Create a class book – Organise the story so that one sentence is on one page. Print the pages on A3 and distribute randomly to students – if more students than pages, arrange duplicate copies. When the illustrations are completed, reduce them on the photocopier to A4 (you’ll be amazed at how much this improves the illustrations) and then bind.
Optional – laminate each page.
Credit Annie Beach & Amy Vanderdeen for this strategy.

For older JP students other assessment tasks could include:

  1. Unjumble words from a sentence taken straight from the story.
  2. Sequence sentences from the story.
  3. Match pictures and sentences from the story.
  4. Flyswatter game.
  5. Create individual book copies – Use the booklet setting on the photocopier with a sentence from the story on each page. Students illustrate one page at a time while the teacher reads the text out. It becomes very clear very quickly which students have acquired the language.
    (Students can then take the booklet home to read to parents, siblings and pets!)

 

If you have any other CI activity ideas that could be added to this unit of work, please add them to the comments below!! All contributions gratefully accepted!

Indonesian TCI Scope & Sequence – TPT

Yesterday after about many months, I finally finished the Indonesian Scope & Sequence for beginner Indonesian TCI teachers and have uploaded a PDF version to TPT (Teachers Pay Teachers). This document began when I decided to document the order of stories I use in my classroom. The reasons for this are many. Firstly to systematically confirm that the stories did in fact build on each other from a vocabulary standpoint, that the story outcomes aligned with the ACARA Achievement Standards (as per the directive from school leadership in regards to reporting to parents), that the top ten + sudah/belum were equally encompassed and finally to create a document that could be shared with colleagues.

One of the hardest parts of beginning the TCI journey is finding a good place to start and then the second hardest part is knowing where to go next! This list of stories hopefully helps with both those issues.

The stories listed in the Scope & Sequence will be gradually added to this blog. The first set of stories have already been added. Search for them in the top bar above this post. Click on “Scope & Sequence Stories” and they will open up in the order they were listed.

I am hoping that within my blog are many ideas that you can try for each of the stories. Search in the Target Structure TCI Activities page, (look at the top of this page) or look to the right of this post and scroll down the topics list till you find the TCI Activities category where when clicked will list all my posts that contained activities that I have used with students. You can also search for story titles in the search bar.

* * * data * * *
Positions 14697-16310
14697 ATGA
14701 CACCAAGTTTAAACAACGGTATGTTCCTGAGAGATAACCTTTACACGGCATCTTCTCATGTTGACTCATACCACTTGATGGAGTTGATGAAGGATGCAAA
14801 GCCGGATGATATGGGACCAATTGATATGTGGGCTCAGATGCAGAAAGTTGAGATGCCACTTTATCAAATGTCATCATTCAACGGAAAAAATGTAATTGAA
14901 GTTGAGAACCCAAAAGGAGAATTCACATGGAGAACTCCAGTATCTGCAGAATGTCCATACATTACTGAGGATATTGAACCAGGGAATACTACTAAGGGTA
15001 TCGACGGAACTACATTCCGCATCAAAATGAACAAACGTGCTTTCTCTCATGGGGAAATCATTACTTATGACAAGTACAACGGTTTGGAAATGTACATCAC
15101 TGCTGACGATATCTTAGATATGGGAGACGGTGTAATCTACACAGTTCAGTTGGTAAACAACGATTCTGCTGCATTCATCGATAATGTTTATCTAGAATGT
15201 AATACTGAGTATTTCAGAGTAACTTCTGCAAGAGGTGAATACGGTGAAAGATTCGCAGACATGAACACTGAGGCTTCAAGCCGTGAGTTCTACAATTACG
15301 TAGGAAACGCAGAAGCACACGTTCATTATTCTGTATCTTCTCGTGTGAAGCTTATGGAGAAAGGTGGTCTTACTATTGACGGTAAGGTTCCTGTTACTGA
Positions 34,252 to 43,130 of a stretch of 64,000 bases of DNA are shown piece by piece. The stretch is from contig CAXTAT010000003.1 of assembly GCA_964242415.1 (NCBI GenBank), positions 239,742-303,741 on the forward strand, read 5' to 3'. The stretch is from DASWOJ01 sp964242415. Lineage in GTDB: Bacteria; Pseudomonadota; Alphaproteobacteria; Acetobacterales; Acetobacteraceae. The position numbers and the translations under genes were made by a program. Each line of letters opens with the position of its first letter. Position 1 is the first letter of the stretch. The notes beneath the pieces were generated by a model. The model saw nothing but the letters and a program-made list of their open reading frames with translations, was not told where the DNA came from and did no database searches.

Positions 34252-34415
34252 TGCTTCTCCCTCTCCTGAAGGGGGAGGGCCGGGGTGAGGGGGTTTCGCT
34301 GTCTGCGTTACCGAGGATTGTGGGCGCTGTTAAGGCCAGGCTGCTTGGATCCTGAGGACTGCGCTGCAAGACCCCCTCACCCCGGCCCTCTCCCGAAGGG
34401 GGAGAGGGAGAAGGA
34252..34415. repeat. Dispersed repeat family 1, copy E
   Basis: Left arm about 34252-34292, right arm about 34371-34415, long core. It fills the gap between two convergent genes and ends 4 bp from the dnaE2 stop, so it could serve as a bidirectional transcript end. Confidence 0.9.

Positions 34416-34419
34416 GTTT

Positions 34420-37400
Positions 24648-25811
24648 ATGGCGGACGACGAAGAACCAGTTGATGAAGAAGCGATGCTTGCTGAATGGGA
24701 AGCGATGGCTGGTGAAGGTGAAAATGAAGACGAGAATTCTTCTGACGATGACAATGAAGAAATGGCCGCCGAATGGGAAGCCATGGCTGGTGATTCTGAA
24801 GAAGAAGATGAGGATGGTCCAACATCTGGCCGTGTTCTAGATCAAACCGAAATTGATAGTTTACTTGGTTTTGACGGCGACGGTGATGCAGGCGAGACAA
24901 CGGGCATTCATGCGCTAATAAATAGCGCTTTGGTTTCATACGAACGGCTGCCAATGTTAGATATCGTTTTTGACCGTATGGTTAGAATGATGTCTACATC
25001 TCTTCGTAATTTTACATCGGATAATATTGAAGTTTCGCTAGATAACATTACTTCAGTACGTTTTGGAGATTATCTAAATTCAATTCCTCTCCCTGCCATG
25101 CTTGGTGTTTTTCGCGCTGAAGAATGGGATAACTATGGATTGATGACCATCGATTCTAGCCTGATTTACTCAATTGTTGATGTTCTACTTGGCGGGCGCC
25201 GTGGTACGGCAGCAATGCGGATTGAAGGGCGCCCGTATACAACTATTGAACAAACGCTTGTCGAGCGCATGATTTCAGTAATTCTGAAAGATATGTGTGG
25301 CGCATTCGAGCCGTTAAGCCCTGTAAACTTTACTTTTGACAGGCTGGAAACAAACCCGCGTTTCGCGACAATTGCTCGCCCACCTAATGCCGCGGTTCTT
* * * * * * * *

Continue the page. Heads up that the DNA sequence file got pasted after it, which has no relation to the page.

For an idea of how I have used a story with classes, this post I wrote last year gives you an outline. It is based on the traditional story Kancil & Buaya. I prefer to pre-teach unknown target structures and it is so important that these be limited to no more than 3. Anymore than 3 students start facing mental overload and incomprehensibility. My favourite way to pre-teach new structures is using quirky pictures; the quirkier the better. It certainly ramps up engagement! Search Google Images for your target structure & add the words ‘pic + funny’ and you’ll be surprised what turns up. Be careful though doing this at school! Googling ‘terlalu besar’ (too big) images for Judith Dubois’ Jacket story is not something I recommend if students are nearby!

Thank you to everyone who purchases a copy of this document. I truly hope you find it helpful. Please contact me if you have any comments about it.

Remember this quote Margarita Perez Garcia share with us at the 2019 TCI Conference;

There isn’t good and bad CI. All CI is good!! 

 

Hand Clapping Rhyme Ideas

Luh Sriasih shared on the Indonesian Language Teachers in Australia Facebook Group a post about hand clapping rhymes and right down the bottom is a video showing how they are done!! Have a look at them all because there are sure to be ones that you could incorporate into your lessons successfully with your students either as a stop and listen strategy or adapt for sneaky reps of target structures!!

Here is the video:

 

The  cultural aspects of the video are fascinating too. Lots of intercultural understanding opportunities here. Remember the answers don’t have to be right or wrong, it is purely about encouraging suggestions that demonstrate an attempt to respectfully ponder and understand the differences between ourselves and others. The ability to put oneself in another’s shoes and regard other cultures with empathy is vital.  Differences exist all around us; even in our classrooms.
Questions could be about:
-is it a private or government school? How can you tell?
-why are the boys sitting towards the front of the class?
-Is there a gender balance?
-is the classroom similar or different to yours? why? how?
-why are the students yelling?
-why are some rhymes more popular than others? How can you tell?

 

Which ones do you think will work with your students? My favourites are the semangat and the Coca Cola rhymes! I particularly like how they clap it out so quickly!! While we can encourage students to clap this quickly, it is important that the spoken parts are drawn out SLOWLY!

screen shot 2019-01-28 at 7.31.16 am

screen shot 2019-01-28 at 7.31.27 am

Then in the comments I found another suggestion:
Screen Shot 2019-01-28 at 9.24.04 am.png

Do you have any hand capping ideas to add to this? Please add to the comments below including the age level you use them with!

I’ll finish up with some that I’ve used many times and with classes 3-7.

This one is one of several taught to us by our wonderful AIYEP visitors! We miss you all!

and finally, this one that I adapted from various sources to incorporate more high frequency vocabulary: